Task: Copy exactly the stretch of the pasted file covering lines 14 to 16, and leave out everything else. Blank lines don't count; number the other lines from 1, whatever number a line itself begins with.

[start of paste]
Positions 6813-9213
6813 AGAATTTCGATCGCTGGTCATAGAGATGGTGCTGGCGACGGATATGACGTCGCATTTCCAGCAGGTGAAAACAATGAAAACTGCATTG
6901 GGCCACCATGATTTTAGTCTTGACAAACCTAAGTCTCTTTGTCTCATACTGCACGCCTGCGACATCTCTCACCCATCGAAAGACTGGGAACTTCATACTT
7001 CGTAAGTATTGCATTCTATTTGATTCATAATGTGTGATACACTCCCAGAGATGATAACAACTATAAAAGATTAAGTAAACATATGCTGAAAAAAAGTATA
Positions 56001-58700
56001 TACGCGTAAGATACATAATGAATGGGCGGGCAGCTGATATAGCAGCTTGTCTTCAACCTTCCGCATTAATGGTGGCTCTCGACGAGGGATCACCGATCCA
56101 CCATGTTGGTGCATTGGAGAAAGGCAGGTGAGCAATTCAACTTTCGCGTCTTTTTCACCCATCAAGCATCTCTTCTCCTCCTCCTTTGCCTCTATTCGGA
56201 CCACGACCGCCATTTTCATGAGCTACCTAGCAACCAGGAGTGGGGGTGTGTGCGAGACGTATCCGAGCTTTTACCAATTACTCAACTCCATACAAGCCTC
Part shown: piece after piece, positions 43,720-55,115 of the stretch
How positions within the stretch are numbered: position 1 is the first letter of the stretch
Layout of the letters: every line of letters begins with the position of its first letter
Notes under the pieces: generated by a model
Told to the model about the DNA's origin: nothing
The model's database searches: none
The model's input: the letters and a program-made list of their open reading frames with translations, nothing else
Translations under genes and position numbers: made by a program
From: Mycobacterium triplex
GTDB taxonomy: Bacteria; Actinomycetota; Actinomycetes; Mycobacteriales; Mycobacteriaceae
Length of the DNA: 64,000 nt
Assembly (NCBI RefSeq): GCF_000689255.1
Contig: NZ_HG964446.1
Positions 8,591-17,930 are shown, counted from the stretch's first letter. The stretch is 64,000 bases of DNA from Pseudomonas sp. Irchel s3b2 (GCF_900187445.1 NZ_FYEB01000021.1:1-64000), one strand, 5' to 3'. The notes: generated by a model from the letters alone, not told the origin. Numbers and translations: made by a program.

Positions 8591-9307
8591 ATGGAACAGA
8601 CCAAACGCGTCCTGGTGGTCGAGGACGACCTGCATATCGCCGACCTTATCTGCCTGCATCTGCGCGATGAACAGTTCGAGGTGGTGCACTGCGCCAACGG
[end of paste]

The model's database searches: none
The model's input: the letters and a program-made list of their open reading frames with translations, nothing else
Translations under genes and position numbers: made by a program